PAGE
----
A Cunning Blog

Long words. Short words. Words that say something.

Indie wuh? #3

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Following on from previous posts here and here, an interview with Tim Hollo, a founding member of Fourplay. We talked about MDWMD, the naming of things, where it comes from and where it’s all going…

It’s musicians doing what musicians do, but there is this insatiable desire of people to categorize things. It’s almost what makes us homo sapiens – we like to think of the world in categories.

When Fourplay started 18 years ago now people had no idea where to pigeonhole us and that almost held us back. When we first put our albums out, it was great for airplay because we were on ABC Classic and Triple J and all the local AM stations… We fitted everywhere but no-one could find us in record stores because people would file us under jazz or classical or rock or indie or whatever.

These days that doesn’t matter because nobody goes to record stores.

Tim cites the big music festivals as a major driver of MDWMD.

At Woodford or Port Fairy, big festivals with very diverse talent pools, people wander around and see other musicians and say hey, do you want to jam? Result: cross-fertilization. Classical Indian Bobby Singh becomes close friends with rock drummer Ben Walsh, creating something totally new. Katie Noonan was studying opera, then started hanging out with jazz musicians.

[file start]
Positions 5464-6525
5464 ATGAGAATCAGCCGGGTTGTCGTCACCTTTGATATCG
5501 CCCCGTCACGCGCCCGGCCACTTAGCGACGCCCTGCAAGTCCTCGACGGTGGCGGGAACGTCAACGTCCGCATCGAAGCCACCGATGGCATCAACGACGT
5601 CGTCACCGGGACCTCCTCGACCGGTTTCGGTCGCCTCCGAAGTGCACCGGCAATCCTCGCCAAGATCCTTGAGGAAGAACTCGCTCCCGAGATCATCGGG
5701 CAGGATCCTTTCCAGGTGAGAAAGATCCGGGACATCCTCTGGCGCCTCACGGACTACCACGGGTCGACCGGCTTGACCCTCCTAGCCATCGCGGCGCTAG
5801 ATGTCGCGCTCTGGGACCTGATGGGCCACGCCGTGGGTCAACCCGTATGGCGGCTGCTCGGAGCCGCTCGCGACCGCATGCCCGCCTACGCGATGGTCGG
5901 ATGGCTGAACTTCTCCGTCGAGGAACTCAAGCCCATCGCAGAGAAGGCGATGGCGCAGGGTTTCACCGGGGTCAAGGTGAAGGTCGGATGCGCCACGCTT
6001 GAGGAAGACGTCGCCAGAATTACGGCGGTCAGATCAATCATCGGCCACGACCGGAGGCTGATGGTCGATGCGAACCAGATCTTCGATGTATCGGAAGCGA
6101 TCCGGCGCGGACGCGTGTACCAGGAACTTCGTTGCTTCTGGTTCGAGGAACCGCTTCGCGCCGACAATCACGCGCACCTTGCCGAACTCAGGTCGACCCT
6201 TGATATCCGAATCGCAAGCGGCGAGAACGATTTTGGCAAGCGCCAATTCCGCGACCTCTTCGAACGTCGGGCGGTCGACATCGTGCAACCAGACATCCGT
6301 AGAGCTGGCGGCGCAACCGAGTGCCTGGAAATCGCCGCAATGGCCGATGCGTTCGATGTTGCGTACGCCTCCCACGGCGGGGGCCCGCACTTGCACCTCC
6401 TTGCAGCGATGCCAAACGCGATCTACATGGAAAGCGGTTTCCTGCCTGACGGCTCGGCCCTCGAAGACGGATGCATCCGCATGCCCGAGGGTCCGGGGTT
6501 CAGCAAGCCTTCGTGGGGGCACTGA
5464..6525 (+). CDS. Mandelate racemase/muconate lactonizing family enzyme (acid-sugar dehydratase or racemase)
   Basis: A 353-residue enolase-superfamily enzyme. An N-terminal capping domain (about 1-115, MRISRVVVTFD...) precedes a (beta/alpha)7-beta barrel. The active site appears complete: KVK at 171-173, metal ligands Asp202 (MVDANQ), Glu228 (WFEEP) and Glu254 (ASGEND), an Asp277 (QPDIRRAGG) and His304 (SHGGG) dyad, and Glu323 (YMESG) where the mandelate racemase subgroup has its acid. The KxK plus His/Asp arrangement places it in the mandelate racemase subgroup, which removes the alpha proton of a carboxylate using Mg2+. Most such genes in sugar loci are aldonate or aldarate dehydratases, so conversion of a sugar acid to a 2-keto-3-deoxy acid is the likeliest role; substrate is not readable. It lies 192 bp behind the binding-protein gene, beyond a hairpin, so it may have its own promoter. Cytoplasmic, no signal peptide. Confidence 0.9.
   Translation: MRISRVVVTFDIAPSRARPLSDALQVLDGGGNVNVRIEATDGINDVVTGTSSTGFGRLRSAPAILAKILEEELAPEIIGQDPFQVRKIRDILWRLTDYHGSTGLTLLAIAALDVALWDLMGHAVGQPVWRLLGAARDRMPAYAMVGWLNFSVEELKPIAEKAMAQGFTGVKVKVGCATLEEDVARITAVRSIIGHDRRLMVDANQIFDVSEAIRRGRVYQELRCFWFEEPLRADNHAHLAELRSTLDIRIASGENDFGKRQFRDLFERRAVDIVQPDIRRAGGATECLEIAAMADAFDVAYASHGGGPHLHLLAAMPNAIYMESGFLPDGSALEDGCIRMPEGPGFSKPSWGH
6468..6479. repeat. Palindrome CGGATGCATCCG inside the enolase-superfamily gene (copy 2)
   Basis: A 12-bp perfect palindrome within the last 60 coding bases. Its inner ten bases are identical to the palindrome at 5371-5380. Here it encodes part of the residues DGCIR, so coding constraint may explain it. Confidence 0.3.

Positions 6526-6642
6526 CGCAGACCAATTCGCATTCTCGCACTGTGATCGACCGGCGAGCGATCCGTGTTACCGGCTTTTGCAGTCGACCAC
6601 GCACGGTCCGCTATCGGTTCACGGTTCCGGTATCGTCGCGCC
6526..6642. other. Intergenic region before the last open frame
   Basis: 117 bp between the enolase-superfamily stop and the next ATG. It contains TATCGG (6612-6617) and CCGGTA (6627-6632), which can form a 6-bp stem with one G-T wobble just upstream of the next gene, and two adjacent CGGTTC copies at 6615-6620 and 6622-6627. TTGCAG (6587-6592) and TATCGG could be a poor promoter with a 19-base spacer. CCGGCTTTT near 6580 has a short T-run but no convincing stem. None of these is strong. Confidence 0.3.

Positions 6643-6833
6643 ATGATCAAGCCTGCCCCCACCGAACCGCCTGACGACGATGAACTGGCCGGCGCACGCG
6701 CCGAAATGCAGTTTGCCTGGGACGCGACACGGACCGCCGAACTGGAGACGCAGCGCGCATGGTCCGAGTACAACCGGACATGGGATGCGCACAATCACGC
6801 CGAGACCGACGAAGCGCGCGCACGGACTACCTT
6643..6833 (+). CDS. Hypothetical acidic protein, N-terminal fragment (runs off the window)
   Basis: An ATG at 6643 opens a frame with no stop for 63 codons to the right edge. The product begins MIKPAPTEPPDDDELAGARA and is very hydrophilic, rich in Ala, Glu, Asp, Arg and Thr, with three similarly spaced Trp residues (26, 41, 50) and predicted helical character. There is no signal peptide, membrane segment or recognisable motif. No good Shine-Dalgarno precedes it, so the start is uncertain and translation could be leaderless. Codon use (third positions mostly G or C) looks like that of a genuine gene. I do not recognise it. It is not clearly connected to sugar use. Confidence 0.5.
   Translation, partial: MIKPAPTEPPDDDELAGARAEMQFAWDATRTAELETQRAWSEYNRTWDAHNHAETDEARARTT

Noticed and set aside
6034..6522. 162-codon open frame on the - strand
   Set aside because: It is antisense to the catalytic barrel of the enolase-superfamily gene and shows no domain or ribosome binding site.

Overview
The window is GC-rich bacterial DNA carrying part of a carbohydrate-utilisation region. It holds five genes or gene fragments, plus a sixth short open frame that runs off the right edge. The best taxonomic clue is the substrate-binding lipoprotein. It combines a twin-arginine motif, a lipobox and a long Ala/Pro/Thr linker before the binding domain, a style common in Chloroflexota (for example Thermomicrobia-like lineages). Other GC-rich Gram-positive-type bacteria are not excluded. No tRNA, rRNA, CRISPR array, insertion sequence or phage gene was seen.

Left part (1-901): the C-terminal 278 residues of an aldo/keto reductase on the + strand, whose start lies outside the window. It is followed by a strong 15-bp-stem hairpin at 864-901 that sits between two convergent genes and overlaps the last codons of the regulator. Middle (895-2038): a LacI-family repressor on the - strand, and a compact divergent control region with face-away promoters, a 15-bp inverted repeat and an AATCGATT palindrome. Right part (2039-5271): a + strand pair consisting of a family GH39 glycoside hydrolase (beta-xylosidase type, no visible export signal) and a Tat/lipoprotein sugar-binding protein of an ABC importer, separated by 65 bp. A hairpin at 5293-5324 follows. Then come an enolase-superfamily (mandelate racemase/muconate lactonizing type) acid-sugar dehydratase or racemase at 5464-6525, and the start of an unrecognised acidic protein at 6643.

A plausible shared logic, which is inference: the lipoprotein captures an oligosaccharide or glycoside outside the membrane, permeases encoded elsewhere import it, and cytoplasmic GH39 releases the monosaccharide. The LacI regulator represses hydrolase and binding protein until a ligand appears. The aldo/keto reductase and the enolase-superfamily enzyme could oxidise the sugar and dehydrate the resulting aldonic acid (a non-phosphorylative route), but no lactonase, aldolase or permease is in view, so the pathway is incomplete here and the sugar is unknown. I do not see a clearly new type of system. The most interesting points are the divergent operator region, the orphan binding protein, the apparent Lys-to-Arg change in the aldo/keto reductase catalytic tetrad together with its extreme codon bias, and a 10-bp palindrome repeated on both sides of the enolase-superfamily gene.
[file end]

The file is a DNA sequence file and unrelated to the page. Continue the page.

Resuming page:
The Sydney Opera House has done a stunning job in bridging so many genres. Fourplay’s manager put the Graphic Festival to them and that’s gone twice now, very successfully.

And some musings about where it all began:

It started most obviously with Brodsky and Kronos, a few years before Fourplay started. Now you’ve got people like Owen Pallett, highly trained classical violinist with a spectacular technique, doing amazing stuff.

In a way it goes right back to Kurt Weill, a classical musician picking up on what was the pop music of his time. Weill took the concert hall to the cabaret. That was a bigstep.

Author: harryfiddler

Harriet Cunningham – aka @harryfiddler — is a freelance writer based in Sydney. Harriet wrote her first novel, about a runaway cat, at the age of 7. In the forty year gap between novel 1 and novel 2 she moved from London to Edinburgh to Sydney, ran an opera company, played violin on the opera house stage and sailed from Gove to Darwin. She is now a music critic and writer, best known as the critic who got banned by Opera Australia. She still hangs out at the Sydney Opera House, is still trying to get that novel published, and still plays the violin.

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